Other middle schools piloting the ASU model include Del E. Webb in Henderson and Leavitt Middle School in Las Vegas. 

CCSD Superintendent Jesus Jara stacks cups with students during a team building class during the first day of school at Judy and John L. Goolsby Elementary School on Monday, Aug. 7, 2023. (Jeff Scheid/The Nevada Independent)

Students learning autonomy through state-funded STEM programs

Jara and other district personnel paid a visit Monday to Judy and John L. Goolsby Elementary School in Summerlin, which was ranked 6 for elementary schools in 2021 by U.S. News. The school received a $20,000 STEM grant this fall from the governor’s Office of Science, Innovation and Technology, which will go toward teacher training to expand the school’s STEM curriculum. 

Goolsby Elementary is also one of several public schools that could soon become a “governor designated STEM school, which is awarded when a campus meets the highest standards of STEM instruction and is a model for schools across Nevada,” according to a CCSD press release.

The home of the Greyhounds began focusing on STEM last year, with seven educators volunteering for the “intensive” STEM Leaders Academy, training on the Nevada STEM framework.

“This is just the beginning of this journey,” Principal Melanie Boyer told Jara as he toured the school. “We're still on the ground floor … but you can see we're trying to transition.”

Walls inside of the school were covered with bulletin boards showcasing science projects, “problem-based learning activities” and photographs of STEM experiences, including one that transformed a classroom into an immersive space to highlight the solar system and planets. 

Assistant Principal Heather Hawley said students observed and learned about planets and different phases of the moon while lying on their backs with classmates and looking up at the ceiling’s augmented reality installation.

For the past six years, STEM schools could apply for a governor’s designation for high standards in education and receive up to $25,000 in grant funding. Applications will open this fall for public and charter schools that meet certain benchmarks.

Boyer said teachers have taken up STEM lesson planning at the school and that her main focus is to support them and ensure that they have creative freedom and autonomy, which she said transfers over to the children. According to Lis Dziminski, the STEM program manager for the Governor’s Office of Science, Innovation and Technology, STEM education is rooted in autonomy.

“[It’s about] student-driven experiences, choice, autonomy — where [kids] are really investigating and problem solving things that are relevant to them,” she said. 

CCEA negotiations

Before the school day started, teachers held more than a dozen rallies outside school campuses as their bargaining unit, the Clark County Education Association, continues to push for more pay.

The union wants an 18 percent pay increase over the next two years along with additional compensation for special education teachers and teachers who work in certain schools with high numbers of teacher vacancies and hard-to-fill positions. 

CCEA said more protests are planned for schools across the district during the next two weeks, and members are planning to be in attendance at the Aug. 10 school board meeting.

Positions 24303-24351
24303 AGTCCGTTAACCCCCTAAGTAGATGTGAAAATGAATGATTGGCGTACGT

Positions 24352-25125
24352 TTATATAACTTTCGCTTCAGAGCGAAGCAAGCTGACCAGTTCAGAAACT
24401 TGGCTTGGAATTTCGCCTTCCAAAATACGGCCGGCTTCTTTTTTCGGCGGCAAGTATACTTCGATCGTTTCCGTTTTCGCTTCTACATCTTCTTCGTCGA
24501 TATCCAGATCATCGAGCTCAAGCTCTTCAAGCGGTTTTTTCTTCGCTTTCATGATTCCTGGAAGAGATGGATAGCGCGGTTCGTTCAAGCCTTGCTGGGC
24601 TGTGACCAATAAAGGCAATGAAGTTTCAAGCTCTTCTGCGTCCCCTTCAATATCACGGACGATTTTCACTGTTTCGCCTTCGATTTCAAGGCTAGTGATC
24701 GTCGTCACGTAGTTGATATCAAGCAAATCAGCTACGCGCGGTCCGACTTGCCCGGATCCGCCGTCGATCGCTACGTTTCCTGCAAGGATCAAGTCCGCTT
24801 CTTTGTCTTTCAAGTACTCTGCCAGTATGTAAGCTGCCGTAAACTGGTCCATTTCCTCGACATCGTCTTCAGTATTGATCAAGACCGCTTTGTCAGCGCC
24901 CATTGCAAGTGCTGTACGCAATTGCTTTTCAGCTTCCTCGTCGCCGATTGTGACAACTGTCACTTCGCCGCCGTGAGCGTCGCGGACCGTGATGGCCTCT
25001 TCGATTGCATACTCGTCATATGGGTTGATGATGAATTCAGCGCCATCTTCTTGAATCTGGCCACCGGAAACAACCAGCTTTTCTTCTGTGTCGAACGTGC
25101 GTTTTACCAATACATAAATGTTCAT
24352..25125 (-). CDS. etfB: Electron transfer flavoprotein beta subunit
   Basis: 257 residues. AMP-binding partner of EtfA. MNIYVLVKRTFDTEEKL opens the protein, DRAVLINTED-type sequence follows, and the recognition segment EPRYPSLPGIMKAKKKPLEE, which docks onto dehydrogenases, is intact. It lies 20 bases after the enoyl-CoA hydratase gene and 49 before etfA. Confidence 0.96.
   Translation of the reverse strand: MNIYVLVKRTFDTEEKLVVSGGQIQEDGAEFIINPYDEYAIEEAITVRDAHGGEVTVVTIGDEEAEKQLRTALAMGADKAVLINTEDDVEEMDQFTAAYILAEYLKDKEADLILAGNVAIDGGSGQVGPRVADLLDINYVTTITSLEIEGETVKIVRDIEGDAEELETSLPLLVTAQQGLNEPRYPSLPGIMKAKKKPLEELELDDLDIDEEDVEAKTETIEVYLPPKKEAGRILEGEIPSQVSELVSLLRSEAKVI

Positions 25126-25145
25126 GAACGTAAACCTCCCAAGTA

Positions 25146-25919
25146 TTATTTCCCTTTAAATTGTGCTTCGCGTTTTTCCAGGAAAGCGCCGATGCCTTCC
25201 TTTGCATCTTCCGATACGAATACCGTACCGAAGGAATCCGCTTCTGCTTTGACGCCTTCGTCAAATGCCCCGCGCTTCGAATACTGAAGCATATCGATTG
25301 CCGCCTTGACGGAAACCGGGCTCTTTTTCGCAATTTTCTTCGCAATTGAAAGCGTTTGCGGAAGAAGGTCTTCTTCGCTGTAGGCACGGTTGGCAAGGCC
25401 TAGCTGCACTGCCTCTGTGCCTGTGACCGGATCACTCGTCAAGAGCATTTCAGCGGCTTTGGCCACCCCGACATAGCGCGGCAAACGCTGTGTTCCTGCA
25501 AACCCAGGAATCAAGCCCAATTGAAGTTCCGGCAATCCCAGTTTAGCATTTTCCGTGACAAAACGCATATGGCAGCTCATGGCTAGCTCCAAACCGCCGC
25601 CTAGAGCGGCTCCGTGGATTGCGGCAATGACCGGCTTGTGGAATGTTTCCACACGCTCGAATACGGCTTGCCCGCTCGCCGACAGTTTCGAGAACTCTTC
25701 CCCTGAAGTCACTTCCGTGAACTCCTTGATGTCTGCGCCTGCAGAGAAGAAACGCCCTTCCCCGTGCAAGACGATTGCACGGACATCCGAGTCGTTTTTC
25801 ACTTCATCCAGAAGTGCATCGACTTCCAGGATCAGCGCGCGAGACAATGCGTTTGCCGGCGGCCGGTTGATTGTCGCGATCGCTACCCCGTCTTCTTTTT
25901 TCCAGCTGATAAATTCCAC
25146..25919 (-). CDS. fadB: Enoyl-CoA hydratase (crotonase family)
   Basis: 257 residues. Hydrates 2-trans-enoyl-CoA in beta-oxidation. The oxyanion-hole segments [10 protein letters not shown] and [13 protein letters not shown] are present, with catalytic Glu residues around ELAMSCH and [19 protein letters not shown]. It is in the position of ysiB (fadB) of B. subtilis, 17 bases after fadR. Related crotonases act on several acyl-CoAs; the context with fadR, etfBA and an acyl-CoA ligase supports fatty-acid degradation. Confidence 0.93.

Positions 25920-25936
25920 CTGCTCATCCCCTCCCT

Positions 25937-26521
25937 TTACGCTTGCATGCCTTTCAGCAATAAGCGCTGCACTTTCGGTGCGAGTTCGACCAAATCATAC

CCEA has given the district until Aug. 26 to come to an agreement on the new contract. If not, CCEA Executive Director John Vellardita warned that members may vote to take “work actions.” The announcement prompted the district to file a legal complaint against the union over a possible strike. 

During a midday press conference, Jara said teachers have the right to protest and he wouldn’t interfere with the demonstrations, but said negotiations should take place at the bargaining table and not the picket line.

“I welcome the leadership of CCEA to get to the bargaining table so we can get this job done. So our teachers can get compensated as they deserve,” Jara said. 

CCEA has argued that in addition to the boost in per-pupil funding the school district is receiving for the next two years as part of a $2 billion increase in K-12 spending, lawmakers also created a $250 million matching fund through SB231 to incentivize school districts to raise pay for teachers and support staff. 

Jara told reporters the school district hasn’t received its share of the SB231 funds, but submitted paperwork for it earlier this month. 

Jara has said it is not clear how much funding the district could receive from the fund, and argued it wouldn’t be fiscally responsible to use those one-time funds for permanent raises as lawmakers have suggested.  

“It’s one-time money; it's not to be used in raises,” Jara said at Monday's press conference. 

Last Friday, the Clark County School Board approved new contracts with the bargaining units representing support staff and school administrators.

Jara said the district plans to use its share of the SB231 funds for additional compensation for support staff. He didn’t share any specifics of what that could look like.  

Jara also addressed the district’s ongoing teacher vacancies issue. He said the district is starting the school year with 1,145 vacant teacher positions, a 17 percent decrease from the previous year. The district has hired 200 more teachers than it did last year, according to Jara.  

Jara said the district is going to fill some of these vacant positions by returning 53 project facilitators who had been working at the district office back to school classrooms.